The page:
But when  the sergeant ran up, white as a sheet, saying we had the wrong ammunition, we laughed at the other side of our mouths. Of course they cut us to ribbons. ………. And there was this Don Quixote, flourishing like a drum major thinking he had done the cleverest thing possible, whereas he should be court marshaled. …………..  Of all the fools let loose on a field of battle, he must be the maddest.

He and his regiment simply committed suicide –  only the pistol did not fire.

Not fair for you to have led me on. Perhaps I am quite wrong. No doubt I am. Most likely he had got wind of the cartridge business and knew it was a safe job!

My dear young lady, now what are the two things that happen to a soldier so often that he begins to think nothing of them? One is hearing people tell all sorts of lies all of the time and the other is having his life saved by all sorts of people in all sorts of ways.

No Sir, I did not ask the reason when you cried on and now I don’t ask the reason when you cry off. I am a professional soldier. I fight when I have to and am very glad when I don’t have to. You are an amateur. You think fighting is fun.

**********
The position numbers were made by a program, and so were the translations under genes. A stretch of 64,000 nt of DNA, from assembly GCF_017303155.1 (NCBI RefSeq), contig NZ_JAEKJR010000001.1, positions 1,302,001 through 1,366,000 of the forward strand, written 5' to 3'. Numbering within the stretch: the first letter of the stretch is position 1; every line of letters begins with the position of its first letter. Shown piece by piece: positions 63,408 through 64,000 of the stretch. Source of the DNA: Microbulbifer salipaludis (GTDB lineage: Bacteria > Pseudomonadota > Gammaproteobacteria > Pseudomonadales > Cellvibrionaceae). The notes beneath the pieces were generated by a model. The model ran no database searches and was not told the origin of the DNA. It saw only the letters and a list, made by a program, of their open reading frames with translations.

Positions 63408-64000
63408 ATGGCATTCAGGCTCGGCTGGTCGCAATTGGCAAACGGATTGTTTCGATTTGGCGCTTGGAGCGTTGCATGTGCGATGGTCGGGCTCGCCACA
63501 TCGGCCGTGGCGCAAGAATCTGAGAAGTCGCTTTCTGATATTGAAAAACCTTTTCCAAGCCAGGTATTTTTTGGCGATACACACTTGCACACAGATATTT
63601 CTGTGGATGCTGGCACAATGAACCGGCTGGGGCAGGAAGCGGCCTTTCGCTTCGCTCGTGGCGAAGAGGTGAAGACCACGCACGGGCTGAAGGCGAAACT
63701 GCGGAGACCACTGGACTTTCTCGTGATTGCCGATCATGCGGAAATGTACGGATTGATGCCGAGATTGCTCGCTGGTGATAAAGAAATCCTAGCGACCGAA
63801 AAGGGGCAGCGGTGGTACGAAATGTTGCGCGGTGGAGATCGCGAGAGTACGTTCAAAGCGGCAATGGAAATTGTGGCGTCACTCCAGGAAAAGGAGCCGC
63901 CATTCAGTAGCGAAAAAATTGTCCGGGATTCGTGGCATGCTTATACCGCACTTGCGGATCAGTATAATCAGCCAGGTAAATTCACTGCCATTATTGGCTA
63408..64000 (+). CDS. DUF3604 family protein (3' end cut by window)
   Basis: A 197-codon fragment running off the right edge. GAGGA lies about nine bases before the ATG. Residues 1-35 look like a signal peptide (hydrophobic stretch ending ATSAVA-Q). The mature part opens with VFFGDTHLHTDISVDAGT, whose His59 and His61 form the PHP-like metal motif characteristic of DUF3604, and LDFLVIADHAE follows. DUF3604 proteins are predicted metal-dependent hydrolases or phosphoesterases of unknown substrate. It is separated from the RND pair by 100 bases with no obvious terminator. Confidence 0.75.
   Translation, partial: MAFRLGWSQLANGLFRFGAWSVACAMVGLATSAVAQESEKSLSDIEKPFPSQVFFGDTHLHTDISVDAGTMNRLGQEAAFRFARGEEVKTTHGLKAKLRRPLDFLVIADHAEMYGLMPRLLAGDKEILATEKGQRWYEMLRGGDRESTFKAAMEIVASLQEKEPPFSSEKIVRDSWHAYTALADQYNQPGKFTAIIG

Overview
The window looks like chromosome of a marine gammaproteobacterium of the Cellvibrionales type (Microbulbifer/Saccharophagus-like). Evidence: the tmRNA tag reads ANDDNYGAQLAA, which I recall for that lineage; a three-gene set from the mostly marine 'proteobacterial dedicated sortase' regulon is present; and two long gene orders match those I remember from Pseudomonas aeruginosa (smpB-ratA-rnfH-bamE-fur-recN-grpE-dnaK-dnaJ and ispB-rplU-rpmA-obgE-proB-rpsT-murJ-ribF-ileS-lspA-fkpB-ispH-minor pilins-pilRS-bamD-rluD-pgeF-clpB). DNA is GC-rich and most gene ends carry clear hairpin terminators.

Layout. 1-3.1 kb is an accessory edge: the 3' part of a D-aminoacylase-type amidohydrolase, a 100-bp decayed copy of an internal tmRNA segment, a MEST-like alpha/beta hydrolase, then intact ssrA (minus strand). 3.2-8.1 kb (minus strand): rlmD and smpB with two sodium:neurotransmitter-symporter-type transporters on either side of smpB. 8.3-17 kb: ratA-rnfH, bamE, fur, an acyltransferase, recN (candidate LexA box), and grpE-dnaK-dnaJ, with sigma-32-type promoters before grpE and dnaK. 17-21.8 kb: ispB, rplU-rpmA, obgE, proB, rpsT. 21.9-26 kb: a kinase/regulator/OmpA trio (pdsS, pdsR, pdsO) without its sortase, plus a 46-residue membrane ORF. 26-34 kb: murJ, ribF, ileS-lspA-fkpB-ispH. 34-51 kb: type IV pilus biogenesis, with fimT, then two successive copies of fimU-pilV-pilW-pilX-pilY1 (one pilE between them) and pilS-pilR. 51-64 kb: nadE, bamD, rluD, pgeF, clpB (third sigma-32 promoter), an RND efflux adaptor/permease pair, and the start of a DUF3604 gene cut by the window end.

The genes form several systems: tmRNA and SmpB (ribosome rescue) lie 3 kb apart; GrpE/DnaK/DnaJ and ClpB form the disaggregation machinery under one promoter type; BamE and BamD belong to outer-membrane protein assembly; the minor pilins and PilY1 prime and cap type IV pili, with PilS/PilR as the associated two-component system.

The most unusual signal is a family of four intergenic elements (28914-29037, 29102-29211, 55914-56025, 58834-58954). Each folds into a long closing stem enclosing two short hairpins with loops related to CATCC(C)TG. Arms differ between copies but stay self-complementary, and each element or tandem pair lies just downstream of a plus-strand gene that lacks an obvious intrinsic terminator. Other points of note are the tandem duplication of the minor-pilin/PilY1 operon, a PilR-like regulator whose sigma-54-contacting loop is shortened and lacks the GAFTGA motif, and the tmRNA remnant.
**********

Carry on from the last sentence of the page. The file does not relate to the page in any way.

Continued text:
I am a man who spoilt all his chances in life through an incurably romantic disposition; who ran away twice from home, who joined the army instead of his fathers business and who, running for dear life, climbed the balcony of a lady’s bed chamber instead  of diving into the nearest cellar …

Even the doughty Bill Slim opines that there would be lesser Battle Honors emblazoned on the ArmY’s colors were the ability to laugh at one self and treat lightly the grim business of war absent from the philosophy of soldiering!

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Ancient Guidelines from China …

Posted on September 20, 2012. Filed under: Chinese Wisdom, Great Writing, Guide Posts |

Here are some Guidelines excerpted from Brian Browne-Walker’s, The I-Ching or Book of Change – A Guide to Life’s Turning Points.

Progress is made in steps, not in leaps.  Move only as far as the opening allows.

By accepting things as they are and not making fruitless comparisons to the situations of others or some imagined ideal, we engages the power of the Creative.

Moderation of enthusiasm keeps one balanced.

Accept natural limitations and go forward with balance.

Withdraw into stillness and accept both challenges and blessings of the day.

Give up a stubborn and harsh way of life since it is beautiful to be soft. 

The necessary and the worthwhile come from the stillness within.